Sakuraba: The Gi isn't that great a thing. It also helps me with its ability to stop things from slipping. And I can get better control of him by grabbing it. I figured I could blind him with it and start hitting him. According to the rules, as long as I don't take it off and choke him with it, it's okay.

Quadros: Sakuraba, to me, is akin to Buster Keaton or Benny Hill or some of the other great physical comedians in that he can do things in a fight that are really, really entertaining.

Sakuraba: I hit Royce's leg with really good low kicks in the third. It made him come in, but it was in a kind of desperate anger, so the timing was really easy to read. I think his knee started to accumulate damage from around then.

Royce Gracie: I always told everybody, I’m not punch proof. One punch can knock me out. I never said I was Superman. I never put that kind of pressure on me. If other people look at me that way, it’s not my problem.

Sakuraba: The fifth round, Royce beckoned me to the ground, I say why not, as he's tired. It's my first time feeling him on the ground. He has long shins. He wraps around my back and easily closes his legs. It's a pain to fight someone with such long legs, making a strategy is next to impossible.

Quadros: At the time, 2000, they weren’t using digital. They were using film. The photographer, Susumu Nagao, had a situation where he ran out of film halfway through the fight. He had to send some guy to the store to get more film to bring back to him.

Sakuraba: I heard people on the Internet saying that I tapped. Royce whispered in my ear, "Sorry" because his knee hit my cup. I tapped his butt while saying "OK, OK" to accept his apology. I wasn't giving up.

Burke: He tapped. He got caught in a guillotine early. He tapped. It was clear. Sakuraba kept fighting. If you rewatch the fight, he tapped to a guillotine. Bottom line.

Royce Gracie: I don’t remember kneeing him in the groin. I did not see him tap. I didn’t feel him tap. I can’t say he tapped. I never said he did.

Sakuraba: Maybe because he's feeling pain in his leg, he appears to be disliking the standup fighting. He butt-flops. Maybe he can't stand anymore. In my corner, Hidehiko Yoshida is yelling, "Fly! Fly!" So I jumped, as if jumping into a pool, to punch him in the face. Then the bell rang, ending the sixth round. Then the towel was thrown in.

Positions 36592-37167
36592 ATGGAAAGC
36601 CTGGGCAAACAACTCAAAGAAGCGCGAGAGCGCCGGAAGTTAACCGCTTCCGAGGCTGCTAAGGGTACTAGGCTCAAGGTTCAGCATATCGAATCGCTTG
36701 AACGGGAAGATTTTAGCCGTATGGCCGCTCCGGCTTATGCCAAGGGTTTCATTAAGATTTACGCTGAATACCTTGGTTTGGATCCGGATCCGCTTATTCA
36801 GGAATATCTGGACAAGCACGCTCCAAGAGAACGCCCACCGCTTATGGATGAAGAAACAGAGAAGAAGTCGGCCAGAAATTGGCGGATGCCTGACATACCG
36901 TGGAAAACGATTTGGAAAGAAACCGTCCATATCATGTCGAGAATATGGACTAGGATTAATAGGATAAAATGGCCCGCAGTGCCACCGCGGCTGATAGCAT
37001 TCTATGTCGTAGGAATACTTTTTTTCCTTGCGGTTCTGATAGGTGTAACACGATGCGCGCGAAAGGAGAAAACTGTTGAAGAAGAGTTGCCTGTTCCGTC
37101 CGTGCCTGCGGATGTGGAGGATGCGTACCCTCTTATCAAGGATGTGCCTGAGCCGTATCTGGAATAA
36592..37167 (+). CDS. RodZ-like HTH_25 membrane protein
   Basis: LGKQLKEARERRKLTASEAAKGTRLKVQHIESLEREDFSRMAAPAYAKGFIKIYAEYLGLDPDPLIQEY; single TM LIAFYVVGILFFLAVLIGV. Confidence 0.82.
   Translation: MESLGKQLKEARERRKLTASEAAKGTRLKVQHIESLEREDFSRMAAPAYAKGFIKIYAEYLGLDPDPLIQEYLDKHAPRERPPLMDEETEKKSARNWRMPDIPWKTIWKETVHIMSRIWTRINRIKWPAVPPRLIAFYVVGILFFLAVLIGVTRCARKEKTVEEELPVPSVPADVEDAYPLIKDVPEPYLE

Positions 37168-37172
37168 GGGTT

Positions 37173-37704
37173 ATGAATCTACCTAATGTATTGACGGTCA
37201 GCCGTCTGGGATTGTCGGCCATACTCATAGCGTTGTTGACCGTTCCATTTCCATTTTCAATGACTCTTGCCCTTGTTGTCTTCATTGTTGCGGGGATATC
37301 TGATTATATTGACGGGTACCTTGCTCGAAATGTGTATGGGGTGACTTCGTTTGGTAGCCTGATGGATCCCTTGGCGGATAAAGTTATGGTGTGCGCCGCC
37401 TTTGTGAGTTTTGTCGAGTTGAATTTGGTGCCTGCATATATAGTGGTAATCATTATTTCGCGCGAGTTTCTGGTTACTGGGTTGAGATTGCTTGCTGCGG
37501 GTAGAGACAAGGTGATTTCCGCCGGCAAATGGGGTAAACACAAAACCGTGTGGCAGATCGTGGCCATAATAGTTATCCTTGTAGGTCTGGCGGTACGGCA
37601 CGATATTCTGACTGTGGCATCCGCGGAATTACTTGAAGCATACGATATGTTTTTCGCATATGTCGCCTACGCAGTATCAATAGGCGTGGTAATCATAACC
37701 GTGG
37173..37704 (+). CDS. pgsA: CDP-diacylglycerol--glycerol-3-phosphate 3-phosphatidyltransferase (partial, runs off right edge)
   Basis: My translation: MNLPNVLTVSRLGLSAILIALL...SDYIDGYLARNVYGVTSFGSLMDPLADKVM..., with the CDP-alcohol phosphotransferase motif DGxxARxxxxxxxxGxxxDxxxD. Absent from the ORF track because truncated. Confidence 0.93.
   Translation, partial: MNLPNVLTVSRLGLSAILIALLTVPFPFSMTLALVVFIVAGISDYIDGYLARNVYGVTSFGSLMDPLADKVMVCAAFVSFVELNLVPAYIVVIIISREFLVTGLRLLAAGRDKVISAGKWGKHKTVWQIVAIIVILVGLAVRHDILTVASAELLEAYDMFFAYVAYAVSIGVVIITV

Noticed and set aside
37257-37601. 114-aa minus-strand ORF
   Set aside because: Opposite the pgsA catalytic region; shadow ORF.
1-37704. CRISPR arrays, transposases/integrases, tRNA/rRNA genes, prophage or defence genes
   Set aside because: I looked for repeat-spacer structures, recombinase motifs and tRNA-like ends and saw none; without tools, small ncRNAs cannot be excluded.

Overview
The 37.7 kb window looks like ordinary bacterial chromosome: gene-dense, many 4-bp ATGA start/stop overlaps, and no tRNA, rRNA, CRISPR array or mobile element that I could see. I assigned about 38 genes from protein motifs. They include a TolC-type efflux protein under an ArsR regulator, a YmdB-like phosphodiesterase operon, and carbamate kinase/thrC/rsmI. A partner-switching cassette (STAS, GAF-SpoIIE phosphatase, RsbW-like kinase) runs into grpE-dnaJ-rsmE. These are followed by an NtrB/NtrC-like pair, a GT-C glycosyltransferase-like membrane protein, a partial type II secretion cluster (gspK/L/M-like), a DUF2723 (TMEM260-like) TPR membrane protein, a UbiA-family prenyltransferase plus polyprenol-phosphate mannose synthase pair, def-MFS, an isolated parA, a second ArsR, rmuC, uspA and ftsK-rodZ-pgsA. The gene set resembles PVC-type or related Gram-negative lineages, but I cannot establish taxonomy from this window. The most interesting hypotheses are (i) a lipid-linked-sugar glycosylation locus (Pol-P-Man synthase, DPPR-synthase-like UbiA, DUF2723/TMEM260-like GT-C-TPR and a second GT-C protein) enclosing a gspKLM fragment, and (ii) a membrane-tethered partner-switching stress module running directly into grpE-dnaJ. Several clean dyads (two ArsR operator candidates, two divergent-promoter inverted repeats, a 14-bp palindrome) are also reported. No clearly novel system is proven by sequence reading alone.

Rorian Gracie throws in the towel: Susumu Nagao/

Rorion: I made the decision. I talked to the old man, of course. He thought it was the right thing to do.

Royce Gracie: After the sixth round, I told my father and brother, “I can get up but I can’t walk.” I had a partial tear on the tendon and a crack on the shin. If they had told me to get up and fight, I would have.

Burke: I carried him out of the ring. I have newspapers with the two of us on the cover.

For the first time in modern mixed martial arts, a Gracie had given up -- but only after 90 minutes of fighting. With each round 15 minutes, the two had essentially fought six regulation-period fights in a row.

Quadros: The way the crowd erupted after that -- it was like the crowd had been lulled into this state, and then all of a sudden it woke up and realized, “Hey, Sakuraba won!” I looked around and saw people way, way up in the nosebleed seats standing up holding their fist in the air and going crazy. That was probably the most dramatic ovation I’ve ever heard in my entire career.

Hume: It was very emotional. When they finally decided to throw the towel in, it was huge for Japan. The Gracies are legends. It was a huge thing for Japan and for Sakuraba to have their equality and legitimacy for what we now call mixed martial artists.

Miletich: More than anything to me, it gave me a lot more respect for Royce. He went out there and fought a guy who was legitimately one of the best, most well-rounded fighters in the world at the time. I remember walking up to him the next morning and shaking his hand and saying, “I just want to let you know that all the fighters, including myself, have a lot of respect for what you did last night.”

Sakuraba: Usually after a fight I celebrate with a beer, but with this Grand Prix, I have to fight again because I won. To win the tournament, there are still two more fights. If you think about it, winning is worse than losing.